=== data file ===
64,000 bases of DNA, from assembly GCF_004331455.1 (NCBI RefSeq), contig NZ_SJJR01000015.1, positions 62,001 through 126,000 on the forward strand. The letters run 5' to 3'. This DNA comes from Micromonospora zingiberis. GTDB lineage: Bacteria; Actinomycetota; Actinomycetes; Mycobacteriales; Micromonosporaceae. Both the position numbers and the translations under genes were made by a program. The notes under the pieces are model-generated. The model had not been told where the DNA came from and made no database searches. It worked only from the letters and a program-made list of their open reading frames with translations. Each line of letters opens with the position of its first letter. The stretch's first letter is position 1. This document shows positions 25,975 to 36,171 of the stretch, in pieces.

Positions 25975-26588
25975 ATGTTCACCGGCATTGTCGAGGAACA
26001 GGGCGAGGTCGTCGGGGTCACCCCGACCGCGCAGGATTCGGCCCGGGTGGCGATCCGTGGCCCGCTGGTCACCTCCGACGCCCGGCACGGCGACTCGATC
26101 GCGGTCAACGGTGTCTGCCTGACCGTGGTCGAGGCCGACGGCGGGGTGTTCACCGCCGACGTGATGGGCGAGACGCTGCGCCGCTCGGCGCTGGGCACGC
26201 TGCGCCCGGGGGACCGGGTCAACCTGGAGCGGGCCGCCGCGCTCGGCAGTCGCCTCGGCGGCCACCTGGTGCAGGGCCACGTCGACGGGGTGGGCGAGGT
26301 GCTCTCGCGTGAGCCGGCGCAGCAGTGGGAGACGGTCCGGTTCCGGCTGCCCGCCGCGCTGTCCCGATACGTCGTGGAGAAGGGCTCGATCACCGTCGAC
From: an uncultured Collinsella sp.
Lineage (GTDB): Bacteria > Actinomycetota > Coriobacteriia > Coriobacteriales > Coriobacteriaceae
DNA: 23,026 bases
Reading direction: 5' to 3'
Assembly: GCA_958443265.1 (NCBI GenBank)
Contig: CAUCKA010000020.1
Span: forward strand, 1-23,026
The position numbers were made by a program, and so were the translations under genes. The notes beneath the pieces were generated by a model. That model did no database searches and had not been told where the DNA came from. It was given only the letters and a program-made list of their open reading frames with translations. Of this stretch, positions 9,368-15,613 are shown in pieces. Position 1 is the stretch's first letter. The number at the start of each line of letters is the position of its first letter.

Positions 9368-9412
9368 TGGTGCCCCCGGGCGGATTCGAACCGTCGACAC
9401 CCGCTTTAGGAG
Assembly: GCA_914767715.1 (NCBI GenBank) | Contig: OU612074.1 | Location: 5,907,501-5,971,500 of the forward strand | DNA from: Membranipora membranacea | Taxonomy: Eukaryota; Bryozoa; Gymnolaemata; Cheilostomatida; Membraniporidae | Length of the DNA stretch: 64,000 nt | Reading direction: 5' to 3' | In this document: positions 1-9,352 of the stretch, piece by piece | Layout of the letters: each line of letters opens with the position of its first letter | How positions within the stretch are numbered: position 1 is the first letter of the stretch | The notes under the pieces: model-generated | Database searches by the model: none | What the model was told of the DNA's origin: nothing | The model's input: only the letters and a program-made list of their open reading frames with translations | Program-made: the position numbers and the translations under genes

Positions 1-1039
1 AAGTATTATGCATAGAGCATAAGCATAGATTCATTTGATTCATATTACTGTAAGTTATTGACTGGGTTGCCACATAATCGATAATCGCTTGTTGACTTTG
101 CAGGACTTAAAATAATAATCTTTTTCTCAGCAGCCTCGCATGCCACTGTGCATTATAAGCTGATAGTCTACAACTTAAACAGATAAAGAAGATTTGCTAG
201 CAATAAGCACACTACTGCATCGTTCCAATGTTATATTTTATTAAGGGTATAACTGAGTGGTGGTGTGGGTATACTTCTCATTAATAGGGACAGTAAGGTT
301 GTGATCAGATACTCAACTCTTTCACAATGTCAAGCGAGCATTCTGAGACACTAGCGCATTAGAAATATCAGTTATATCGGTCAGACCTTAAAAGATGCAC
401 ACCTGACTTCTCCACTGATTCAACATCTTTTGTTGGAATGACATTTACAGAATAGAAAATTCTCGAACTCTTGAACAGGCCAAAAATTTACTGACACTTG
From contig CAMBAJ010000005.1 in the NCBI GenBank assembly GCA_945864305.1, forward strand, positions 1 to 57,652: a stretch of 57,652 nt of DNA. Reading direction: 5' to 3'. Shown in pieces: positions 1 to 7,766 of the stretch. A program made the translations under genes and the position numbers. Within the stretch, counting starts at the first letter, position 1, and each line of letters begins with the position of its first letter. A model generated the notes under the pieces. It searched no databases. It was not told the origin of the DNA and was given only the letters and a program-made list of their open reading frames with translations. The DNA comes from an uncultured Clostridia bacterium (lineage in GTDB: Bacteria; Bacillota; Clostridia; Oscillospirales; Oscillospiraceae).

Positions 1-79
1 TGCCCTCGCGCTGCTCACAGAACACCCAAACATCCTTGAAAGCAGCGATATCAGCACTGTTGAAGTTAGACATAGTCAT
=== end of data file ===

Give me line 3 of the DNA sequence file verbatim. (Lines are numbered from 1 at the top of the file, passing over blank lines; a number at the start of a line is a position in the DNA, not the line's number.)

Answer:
25975 ATGTTCACCGGCATTGTCGAGGAACA